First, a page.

Poppies are much easier to start in the open field of a vegetable garden than among the shadows of a perennial garden. The lore in my part of the world says to throw the seed out onto the snow in early spring. I find that when I order poppy seed, I get such a stingy few in the package, that it makes sense to sow it out in the open, where I can babysit the seedlings.
Once you do get poppies, however, you will have them forever, because each flower produces a ton of seed and disperses it with one of nature's more ingenious pieces of engineering. The big pods are like a salt shaker or sugar caster, with a ring of neat little openings below the flat top, out of which seed flies every time the pod blows in the wind or is brushed against by a gardener.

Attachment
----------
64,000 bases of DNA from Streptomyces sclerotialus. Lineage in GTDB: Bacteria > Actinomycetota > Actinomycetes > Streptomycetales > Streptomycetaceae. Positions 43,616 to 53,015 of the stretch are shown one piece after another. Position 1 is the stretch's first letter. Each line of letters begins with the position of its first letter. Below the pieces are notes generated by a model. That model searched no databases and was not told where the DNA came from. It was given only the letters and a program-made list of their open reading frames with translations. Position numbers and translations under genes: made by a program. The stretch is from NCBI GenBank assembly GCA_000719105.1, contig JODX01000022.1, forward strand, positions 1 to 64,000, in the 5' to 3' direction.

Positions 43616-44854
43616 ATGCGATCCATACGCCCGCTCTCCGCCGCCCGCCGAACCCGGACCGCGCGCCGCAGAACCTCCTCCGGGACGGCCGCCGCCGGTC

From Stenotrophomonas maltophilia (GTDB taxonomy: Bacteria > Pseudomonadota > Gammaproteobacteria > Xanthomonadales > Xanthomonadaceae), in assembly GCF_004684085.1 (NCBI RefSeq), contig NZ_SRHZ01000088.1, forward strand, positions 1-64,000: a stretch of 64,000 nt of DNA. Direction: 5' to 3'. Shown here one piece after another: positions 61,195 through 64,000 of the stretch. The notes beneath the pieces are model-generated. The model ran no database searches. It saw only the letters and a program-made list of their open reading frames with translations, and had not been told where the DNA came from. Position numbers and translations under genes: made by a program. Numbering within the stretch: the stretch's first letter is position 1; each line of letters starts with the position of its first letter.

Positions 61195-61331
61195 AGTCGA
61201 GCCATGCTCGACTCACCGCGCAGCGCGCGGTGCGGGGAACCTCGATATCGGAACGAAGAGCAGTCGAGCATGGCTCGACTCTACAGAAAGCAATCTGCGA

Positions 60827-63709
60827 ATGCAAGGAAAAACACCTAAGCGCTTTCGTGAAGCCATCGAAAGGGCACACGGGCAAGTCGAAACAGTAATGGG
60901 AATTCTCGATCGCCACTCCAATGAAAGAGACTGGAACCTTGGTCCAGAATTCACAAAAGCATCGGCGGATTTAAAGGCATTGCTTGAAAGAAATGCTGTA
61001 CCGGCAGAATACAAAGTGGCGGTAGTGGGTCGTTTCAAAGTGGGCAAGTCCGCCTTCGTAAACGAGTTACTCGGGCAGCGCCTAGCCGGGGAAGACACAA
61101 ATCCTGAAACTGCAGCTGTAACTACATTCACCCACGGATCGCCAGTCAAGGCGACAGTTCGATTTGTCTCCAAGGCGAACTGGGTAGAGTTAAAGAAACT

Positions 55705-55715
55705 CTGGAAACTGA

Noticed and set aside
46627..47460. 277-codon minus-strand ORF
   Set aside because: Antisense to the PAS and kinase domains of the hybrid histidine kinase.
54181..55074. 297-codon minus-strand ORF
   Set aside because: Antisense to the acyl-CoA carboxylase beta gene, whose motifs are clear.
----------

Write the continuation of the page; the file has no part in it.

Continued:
Despite the density with which poppies will produce seedlings, the seedlings have to be ruthlessly thinned if you want them to look like anything. Otherwise, you will get pathetic, tiny flowers at ankle height. Given enough room, on the other hand, each plant can grow waist high, with wonderful blue foliage and incredibly seductive fat buds.
As to the legality of this display, from which opium could in theory be produced, I've never attempted to stay current with it. Twelve years ago Michael Pollan wrote a brilliant essay on the subject, available at the link. This is the highest form of garden writing–the kind that happens to be talking about the culture while it talks about plants.